The subject itself is a bit parochial, but it does illustrate the incompetent workings of the Wikipedia admin bureaucracy and the sham that the whole "Arbitration Enforcement" and "discretionary sanctions" regime is. It's also of the "beat your head against the wall with incredulity" kind.
So the article is "Mass Killings Under Communism". Whatever you or I think about the article itself is beside the point here (honestly, I don't care about the article at this point one way or another). The thing is that the article has been contentious ever since I can remember. The exact people involved have changed but it's same ol' same ol'. As a result the article is on a 1R restriction (which is reasonable).
Anyway, so two editors, Tentontunic, and The Four Deuces were editing warring over a POV tag. TFD filed an AE request on Tentontunic for 1RR violation (standard tactic, when there's "discretionary sanctions" around as a weapon). Tentontunic pointed out that TFD did the same thing. Sounds pretty standard, right?
But what the geniuses at AE decided is that Tentontunic and TFD be let of without any kind of sanction, but that instead any editor who has ever been part of a Eastern Europe related ArbCom case (Digwuren, EEML, RB) is topic banned from the article. You know, to stop the perennial problems at the article.
Here's the thing. Aside from TFD, (and one other possible minor exception), NO EDITORS from these ArbCom cases have edited the article at ALL in the past six months, if not a year, if at all.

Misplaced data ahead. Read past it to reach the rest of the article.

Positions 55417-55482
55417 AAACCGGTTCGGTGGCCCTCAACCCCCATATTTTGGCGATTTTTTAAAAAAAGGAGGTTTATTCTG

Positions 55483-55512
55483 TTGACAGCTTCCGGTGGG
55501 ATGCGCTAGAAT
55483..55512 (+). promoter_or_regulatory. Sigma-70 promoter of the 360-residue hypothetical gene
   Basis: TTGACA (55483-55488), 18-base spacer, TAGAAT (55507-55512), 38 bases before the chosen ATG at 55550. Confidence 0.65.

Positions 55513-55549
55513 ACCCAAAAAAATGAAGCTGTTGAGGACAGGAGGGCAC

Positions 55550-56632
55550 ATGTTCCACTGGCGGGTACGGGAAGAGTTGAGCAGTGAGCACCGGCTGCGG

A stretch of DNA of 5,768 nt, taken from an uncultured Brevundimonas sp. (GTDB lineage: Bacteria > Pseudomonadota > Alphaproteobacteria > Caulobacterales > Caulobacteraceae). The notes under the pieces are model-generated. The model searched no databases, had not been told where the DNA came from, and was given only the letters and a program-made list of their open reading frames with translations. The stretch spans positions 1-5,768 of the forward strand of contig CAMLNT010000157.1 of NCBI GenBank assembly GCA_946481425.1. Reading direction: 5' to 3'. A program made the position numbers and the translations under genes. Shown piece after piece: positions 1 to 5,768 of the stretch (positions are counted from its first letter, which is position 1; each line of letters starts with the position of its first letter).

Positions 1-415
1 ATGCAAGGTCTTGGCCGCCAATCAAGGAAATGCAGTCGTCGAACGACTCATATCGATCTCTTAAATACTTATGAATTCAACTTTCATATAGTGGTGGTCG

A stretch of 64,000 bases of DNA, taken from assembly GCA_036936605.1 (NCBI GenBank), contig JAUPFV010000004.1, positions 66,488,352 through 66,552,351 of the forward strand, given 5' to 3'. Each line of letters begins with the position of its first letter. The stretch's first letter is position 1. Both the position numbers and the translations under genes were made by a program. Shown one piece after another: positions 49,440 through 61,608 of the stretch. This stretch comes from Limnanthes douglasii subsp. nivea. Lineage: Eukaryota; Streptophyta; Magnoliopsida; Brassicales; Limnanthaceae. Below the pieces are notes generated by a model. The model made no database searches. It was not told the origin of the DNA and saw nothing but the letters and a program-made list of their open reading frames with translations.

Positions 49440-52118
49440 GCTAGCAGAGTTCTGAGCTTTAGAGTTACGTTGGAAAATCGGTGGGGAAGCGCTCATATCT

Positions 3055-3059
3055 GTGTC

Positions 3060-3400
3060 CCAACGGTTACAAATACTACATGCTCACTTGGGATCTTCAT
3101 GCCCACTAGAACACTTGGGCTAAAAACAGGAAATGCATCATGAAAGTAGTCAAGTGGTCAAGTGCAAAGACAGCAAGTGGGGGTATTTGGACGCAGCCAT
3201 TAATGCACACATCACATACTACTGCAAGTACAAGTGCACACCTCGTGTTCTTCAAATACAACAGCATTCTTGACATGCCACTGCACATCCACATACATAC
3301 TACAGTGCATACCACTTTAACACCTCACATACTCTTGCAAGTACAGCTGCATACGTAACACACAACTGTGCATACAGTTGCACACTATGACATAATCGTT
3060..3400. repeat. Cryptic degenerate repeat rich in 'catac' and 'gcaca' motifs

So the two culprits are let off with nary a warning while a whole bunch of people who don't have crap to do with this mess are all of sudden under sanction, courtesy of Sandstein, Ed Johnson, AGK and T. Canens. You'd think at least one of those four wouldn't be too lazy to actually click on the article's revision history and think about it for a second.
Of course, since most of the editors now sanctioned don't edit the article anyway, maybe the practical implications are small, in this narrow sense. Still even if you don't care about the principle, and fairness, here, then just consider the fact that these guys seriously believe that banning editors from an article that the editors don't edit will somehow solve the problems on the articles. You know, with pixie dust or something.
Of course the practical implications in a broad sense are more severe - stupid decisions like this one become the standard operating procedure on Wikipedia, they are unquestioned, they implicitly transfer power to a group of self appointed ... trying to think of an adjective here that is not too harsh yet appropriate and can't think of one, oh well at least I tried ... creeps (who don't even do much article/content writing themselves) and generally foster the prevailing atmosphere of admin incompetence combined with hubris.
Here's exchange at Sandstein's talk page. Here's article's revision history.